The last time Sri Lanka won an away Test against a side ranked higher than them was in June 2014, so long ago not just in years but in what has passed in between, that it really was - as the past is said to be - another country.

This last year in particular has been rotten in so many ways, so it was no surprise that a beaming Dinesh Chandimal, still green as a captain, pronounced himself "over the moon" after a magical, against-the-odds win in Abu Dhabi.

Chandimal's epic, first-innings 155 played a major part in the 21-run win over Pakistan, as did his marshaling of his attack and team on a tense final afternoon. In the process Sri Lanka became the first visiting side to win a Test at Zayed stadium. After a thorough drubbing at home by India, there couldn't have been a sweeter - and more important - result.

"The guys gave hard work before the match started, and finally that hard work paid off," Chandimal said. "As a team, we were below par in our performances [against India], but we have waited for this win and finally we got it. Credit goes to all the players.

"They played some really good cricket and I'm sure this can continue throughout the series. We did more work on our fitness and fielding, and discipline. Everyone put their heart and soul into the practices, and the management put lots of hard work in."

A Sri Lanka win was a distant prospect when the final day began - tottering, effectively, on 66 for 4. They had seemed dazed on the fourth afternoon and nothing from their work over the previous months suggested they could recover.

But they knew, with Rangana Herath in their attack and Pakistan against him, they needed desperately to put together any score upwards of three-figures to give themselves a chance.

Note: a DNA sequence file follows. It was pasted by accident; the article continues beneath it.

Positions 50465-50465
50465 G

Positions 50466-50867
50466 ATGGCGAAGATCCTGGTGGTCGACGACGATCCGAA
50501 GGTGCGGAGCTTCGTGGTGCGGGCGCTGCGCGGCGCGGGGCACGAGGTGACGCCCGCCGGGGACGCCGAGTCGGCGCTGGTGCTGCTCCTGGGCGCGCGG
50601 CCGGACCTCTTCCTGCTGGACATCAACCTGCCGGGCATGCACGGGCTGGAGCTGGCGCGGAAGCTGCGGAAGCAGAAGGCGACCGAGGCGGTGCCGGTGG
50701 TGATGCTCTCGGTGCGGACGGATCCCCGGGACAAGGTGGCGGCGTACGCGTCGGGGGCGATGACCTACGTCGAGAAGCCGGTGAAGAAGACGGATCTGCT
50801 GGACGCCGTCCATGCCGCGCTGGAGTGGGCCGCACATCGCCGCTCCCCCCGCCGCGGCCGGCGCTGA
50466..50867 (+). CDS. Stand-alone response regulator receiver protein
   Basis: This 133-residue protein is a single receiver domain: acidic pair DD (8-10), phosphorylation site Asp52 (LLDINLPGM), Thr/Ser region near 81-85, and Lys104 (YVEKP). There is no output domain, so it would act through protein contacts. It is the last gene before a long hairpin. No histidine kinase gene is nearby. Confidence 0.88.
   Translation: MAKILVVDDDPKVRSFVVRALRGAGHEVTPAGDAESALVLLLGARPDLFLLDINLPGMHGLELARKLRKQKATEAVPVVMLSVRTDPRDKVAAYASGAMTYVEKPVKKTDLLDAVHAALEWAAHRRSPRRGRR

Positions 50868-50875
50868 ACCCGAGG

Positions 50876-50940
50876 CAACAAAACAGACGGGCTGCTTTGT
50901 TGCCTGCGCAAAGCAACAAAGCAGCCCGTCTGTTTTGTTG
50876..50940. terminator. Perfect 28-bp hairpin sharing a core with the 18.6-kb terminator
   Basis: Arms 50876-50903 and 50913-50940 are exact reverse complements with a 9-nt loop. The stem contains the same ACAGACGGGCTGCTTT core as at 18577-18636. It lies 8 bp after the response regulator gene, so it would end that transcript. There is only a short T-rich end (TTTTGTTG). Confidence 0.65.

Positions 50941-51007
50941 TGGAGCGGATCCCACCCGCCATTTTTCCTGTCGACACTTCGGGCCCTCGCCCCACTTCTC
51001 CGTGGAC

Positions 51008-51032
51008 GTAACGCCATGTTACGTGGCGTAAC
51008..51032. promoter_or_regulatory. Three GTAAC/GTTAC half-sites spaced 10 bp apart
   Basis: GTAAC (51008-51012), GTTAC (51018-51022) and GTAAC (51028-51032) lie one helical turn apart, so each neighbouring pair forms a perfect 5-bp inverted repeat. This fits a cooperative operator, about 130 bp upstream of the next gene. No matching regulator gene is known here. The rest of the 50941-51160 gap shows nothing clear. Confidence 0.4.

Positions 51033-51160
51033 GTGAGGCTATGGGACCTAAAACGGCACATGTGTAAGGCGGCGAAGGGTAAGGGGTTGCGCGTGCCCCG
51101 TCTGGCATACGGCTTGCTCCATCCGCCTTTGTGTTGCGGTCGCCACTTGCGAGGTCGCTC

"It was a tough time, especially last evening," Chandimal said. "We were surprised to be four down for 40, or 35. We were surprised, but we thought before play started today that 160-plus would be a winning total.

"[Niroshan] Dickwella was outstanding in the second innings to get us to the 140 mark. We all knew the legend Rangana would come into play, and finally he did his best."

That the legend - or "wily old fox" as Chandimal also called him - did. A six-wicket haul, and 11 for the match, included all manner of landmarks - the last was his 400th Test wicket and the penultimate, his 100th against Pakistan.

Asked how long he would like Herath to play in his side, given he is nearing 40, Chandimal made a little wish. "I just want him throughout my career.

"I have no idea how long he is going to play, but I am sure he will do what he can for the team. Rangana is a team man. He is supportive to me and the players, with what he has learnt from cricket. Every young player goes to talk to him about his bowling and experiences."

Osman Samiuddin is a senior editor at ESPNcricinfo